OP’s posts: |
2bazookas Tue 23-Jun-20 10:33:44

Try to keep contact open. I'd send two letters, one to the girl and one to her parents,

To them; saying how sad you are at this turn of events, but it's very early days and you hope the young parents will manage to work something out in the future over family contact. so lets stay in touch.

To her; you are so sorry they have broken up, but hope she will always let you be part of your grandchild 's life. . You wish her well and will always be there if there's anything she needs, etc.

ForeverBubblegum Tue 23-Jun-20 10:36:53

Has your son asked for contact? What are the reasons given for not letting him visit? The isolating a baby is reasonable, but letting it see others but not your DS seems unfair, is it linked to him been a key worker? Though I would assume he went on paternity leave when the baby was born, so has been at home for nearly two weeks anyway.

If communication is because difficult, maybe your DS could open an email address just for child arrangement, and have all discussed about baby. That way there is a record of who said what incase it does get to the stage of seeking court ordered contact

cakeandchampagne Tue 23-Jun-20 10:40:10

It would be a good idea for your son to seek professional legal advice now regarding his rights and obligations and options.

SavoyCabbage Tue 23-Jun-20 11:03:44

You said “ they both decided it was best but she brought the idea up” which is why it sounds like you are blaming her.

What you and your wife can do is be supportive of her. Like Bazookas says, let her know you would like to see the baby when she feels ready for that.

All of your messages on here are on the attacking side. You haven’t even heard what her side of the story is yet. You need to be calmer in your communication with her than you are on here.

As for your son, he needs to continue to ask to see the baby and get his financial contribution set up.

PotteringAlong Tue 23-Jun-20 11:06:34

Woman friend?!

Come on, you can do better than that.

And no, you shouldn’t seek legal advice.

Your son should be paying his share, seeing his baby and making sure they can find a way to co-parent.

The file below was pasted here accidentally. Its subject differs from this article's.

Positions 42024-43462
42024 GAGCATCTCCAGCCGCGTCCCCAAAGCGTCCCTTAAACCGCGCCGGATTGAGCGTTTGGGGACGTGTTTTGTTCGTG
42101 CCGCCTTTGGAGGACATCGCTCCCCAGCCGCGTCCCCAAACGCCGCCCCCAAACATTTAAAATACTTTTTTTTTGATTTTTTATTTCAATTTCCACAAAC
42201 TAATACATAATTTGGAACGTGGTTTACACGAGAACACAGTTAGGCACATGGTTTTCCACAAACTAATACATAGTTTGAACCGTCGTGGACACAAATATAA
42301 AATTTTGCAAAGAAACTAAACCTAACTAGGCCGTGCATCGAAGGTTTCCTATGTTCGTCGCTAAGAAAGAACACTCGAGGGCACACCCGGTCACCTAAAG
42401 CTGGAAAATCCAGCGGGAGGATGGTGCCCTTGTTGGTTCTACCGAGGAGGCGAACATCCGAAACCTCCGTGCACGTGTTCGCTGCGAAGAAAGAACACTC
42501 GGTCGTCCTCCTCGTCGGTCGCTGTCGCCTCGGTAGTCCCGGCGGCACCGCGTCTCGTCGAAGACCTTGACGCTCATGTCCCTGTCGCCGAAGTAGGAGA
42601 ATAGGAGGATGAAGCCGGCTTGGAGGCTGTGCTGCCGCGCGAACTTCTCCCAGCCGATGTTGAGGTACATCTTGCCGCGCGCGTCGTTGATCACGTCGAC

RedBrownBrick Tue 23-Jun-20 11:22:48

I think you're getting an unnecessarily hard time from some pps..

There's not much you can do except to keep the avenues of communication open and make it clear that you would like a relationship with the child as soon as the covid situation allows. Have you sent a card etc? Can you send some presents? Maybe ask if they can do a zoom call so you can see the baby (but don't push too hard if they're not keen - lots of people hate zoom).

Just keep in mind that you don't know the ins and outs of their relationship or her situation, so make sure you don't come across as judgy or pushy, or she'll just push you further away.

Obviously your son needs to make it clear that he wants to support the child both practically and financially, but that's down to him, not you.

Mintjulia Tue 23-Jun-20 11:26:41

Congratulations. All you can do is stay positive & interested, and open to help and support your grandchild's mum.

The key relationship is between your son and his ex.

When the Register offices reopen, the ex can register the birth and hopefully will agree to your son being on the birth certificate. Once that is done, your son should be able to visit his child, and when lockdown is over, bring the baby to meet you all.

But please remember there are two sides to every story. Your son's view of their relationship may be different from his ex's view. And as a grandparent, you don't have any legal right of access.

With 18 years co-parenting ahead of him, your son needs to manage the relationship calmly, be support and willing to compromise and remember his ex has just given birth in the middle of a global pandemic, her overwhelming instinct will be to protect her child.

PicsInRed Thu 25-Jun-20 18:12:07

Interesting that the word "mother" wasn't used once. "That woman" and "the girl".

Telling.